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God and “The” Good: An Essay On Morality, Part III

January 12, 2012

III.       A Case for Objective Values

Throughout the history of ethical philosophy, there have always been those who argue that there are no objective values—Protagoras, for example—and those, such as Plato, who argued that objective values do, in fact, exist.  Yet, even with this being the case, a claim such as Mackie’s remains as provocative as ever, for it seems to go against every intuition that humans have to deny the existence of such values.[1]  What I mean is that the “typical” person who is not versed in the intricacies of academic moral theory is likely to believe that an objective right or wrong (or good or bad) do exist, whether or not they can explain how they know it to be so.  To most people, it seems self-evident that there is such a thing as morality and that we are in some sense obligated to be people who behave morally.   Michael Smith in his essay on Moral Realism captures this point well:  “It is commonplace that we appraise each other’s behavior and attitudes from the moral point of view.  We say, for example, that we did the wrong thing when we refused to give to famine relief this year, though perhaps we did the right thing when we handed in the wallet we found on the street.”[2]

C. S. Lewis, the famous modern defender of the “moral argument” begins his case for Mere Christianity, by also confirming the ‘commonsensical’ nature of what we call moral argument and deserves to be quoted at length:

 Everyone has heard of quarrelling.  Sometimes it sounds funny and sometimes it sounds merely unpleasant; but however it sounds, I believe we can learn something very important from listening to the kind of things they say.  They say things like this:  ‘How’d you like it if anyone did the same to you?’—‘That’s my seat, I was there first’—‘Leave him alone, he isn’t doing you any harm’…’Come on, you promised.’  People say things like that every day, educated people as well as uneducated, and children as well as grown-ups…Now what interests me about all these remarks is that the man who makes them is not merely saying that the other man’s behavior does not happen to please him.  He is appealing to some kind of standard of behavior which he expects the other man to know about.  And the other man very seldom replies: ‘To hell with your standard.’[3]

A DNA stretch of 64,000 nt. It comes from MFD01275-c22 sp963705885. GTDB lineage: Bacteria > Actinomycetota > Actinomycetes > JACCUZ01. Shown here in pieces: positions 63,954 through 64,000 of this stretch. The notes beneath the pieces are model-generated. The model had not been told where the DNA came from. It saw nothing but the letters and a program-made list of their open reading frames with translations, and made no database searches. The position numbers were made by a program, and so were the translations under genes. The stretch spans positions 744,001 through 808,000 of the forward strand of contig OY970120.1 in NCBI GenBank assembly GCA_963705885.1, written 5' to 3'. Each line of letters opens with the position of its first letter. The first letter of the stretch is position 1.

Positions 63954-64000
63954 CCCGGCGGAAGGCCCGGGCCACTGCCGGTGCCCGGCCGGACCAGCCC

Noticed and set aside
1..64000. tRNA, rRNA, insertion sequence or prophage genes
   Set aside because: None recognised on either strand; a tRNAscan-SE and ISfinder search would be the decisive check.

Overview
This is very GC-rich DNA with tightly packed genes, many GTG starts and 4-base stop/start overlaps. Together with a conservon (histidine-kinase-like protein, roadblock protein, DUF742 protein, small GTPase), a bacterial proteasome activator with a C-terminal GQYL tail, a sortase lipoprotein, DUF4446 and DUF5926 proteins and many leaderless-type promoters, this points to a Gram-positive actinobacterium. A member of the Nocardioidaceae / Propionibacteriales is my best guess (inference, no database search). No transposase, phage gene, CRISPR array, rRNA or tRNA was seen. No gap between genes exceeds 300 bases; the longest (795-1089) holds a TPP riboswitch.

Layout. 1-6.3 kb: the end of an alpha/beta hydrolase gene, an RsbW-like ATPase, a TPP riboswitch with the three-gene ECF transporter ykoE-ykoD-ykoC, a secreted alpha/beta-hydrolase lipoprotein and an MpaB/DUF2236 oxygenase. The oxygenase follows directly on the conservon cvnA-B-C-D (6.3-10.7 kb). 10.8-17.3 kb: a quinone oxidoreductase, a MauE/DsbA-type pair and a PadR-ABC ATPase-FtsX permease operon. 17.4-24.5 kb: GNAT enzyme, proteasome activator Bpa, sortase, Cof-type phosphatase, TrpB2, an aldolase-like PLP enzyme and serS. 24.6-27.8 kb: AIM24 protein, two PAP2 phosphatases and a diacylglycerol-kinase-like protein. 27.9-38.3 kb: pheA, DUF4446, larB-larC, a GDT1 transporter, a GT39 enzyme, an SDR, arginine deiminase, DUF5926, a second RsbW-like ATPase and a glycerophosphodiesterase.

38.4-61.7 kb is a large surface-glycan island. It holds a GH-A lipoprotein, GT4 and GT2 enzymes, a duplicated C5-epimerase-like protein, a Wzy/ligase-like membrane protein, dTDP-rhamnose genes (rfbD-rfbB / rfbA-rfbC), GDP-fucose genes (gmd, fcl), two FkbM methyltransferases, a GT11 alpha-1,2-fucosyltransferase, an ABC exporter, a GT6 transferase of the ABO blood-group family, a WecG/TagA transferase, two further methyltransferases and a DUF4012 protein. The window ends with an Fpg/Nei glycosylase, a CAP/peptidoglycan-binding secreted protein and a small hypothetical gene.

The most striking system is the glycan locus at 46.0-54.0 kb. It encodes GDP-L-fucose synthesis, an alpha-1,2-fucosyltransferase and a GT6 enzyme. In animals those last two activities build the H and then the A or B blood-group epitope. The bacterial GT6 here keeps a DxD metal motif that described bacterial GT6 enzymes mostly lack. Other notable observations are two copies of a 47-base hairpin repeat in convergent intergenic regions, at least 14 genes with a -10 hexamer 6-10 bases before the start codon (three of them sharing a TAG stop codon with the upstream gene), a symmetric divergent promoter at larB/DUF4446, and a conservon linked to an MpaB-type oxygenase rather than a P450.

To state the obvious, Lewis makes the point that the majority of people take it for granted that moral values exist or are real.  And this is precisely the point of Mackie’s statement denying their existence.  Though there are moral theories, such as emotivism, which proposes that moral statements (i.e. “It is wrong to do such and such”) are simply expressions of pleasure or displeasure (which Lewis denies), or prescriptivism, which states that moral statements are basically imperatives (i.e. “Murder is wrong” in a prescriptivist sense would mean “Do not murder”) that could be settled by utilitarian discussions but have no objective basis, Mackie in agreement with Smith, Lewis, and others, argues that when people say “Murder is wrong,” they most typically mean that there is a wrongness in the act of murder that is an objective reality; or, it is a fact that murder is wrong.  Therefore, the belief—whether rightly as Lewis believes, or wrongly as Mackie believes—that moral values do exist is the “layperson’s” view of objective values and moral argument.

We seem to be at an impasse here. On the one hand, if naturalism is true, then moral objectives do not exist, Mackie is right, and regardless of how self-evident moral truths seem, we are in “error.”  On the other hand, there seems to be a strong, “commonsense” pull toward acknowledging that these values, however we come to explain them, do exist and that they provide the ground for our moral intuitions and the framework for our moral deliberations.  As I have also suggested, if we are inclined to believe that these values do, in fact, exist, then we must strongly consider the likelihood that God exists, for they would be, necessarily part of a metaphysical reality, by the sheer fact that nature is inherently value-neutral.  This would, thus, be the initial building block for a theistic ethical theory in describing God’s relationship to the good and/or right:  God must exist for the good to exist.

I wish in the rest of this section, therefore, to offer a brief defense of objective values.  I must confess, however, that because objective values would fall under the category of metaphysical reality, empirical verification of them is impossible.  It is for this reason that I have been using the conditional “if” throughout this paper.  I do not presume to be able to provide compelling evidence for the existence of moral values—or of God for that matter.  What I am convinced of is that our acceptance or denial of objective values is not based on any sound evidence either way, but upon the presuppositions that we hold; mainly the presupposition that there is a God or that there is not a God.  A response to three of the most common objections to objective values will demonstrate this.


[1] Hence the once popular ethical theory of Intuitionism proposed by some philosophers such as G. E. Moore.

[2] Michael Smith, “Realism,” in A Companion to Ethics, ed. Peter Singer (Oxford: Blackwell Publishing, 1993), 399.

[3] C. S. Lewis, Mere Christianity (New York, NY:  HarperCollins Publishers, 2001), 3.

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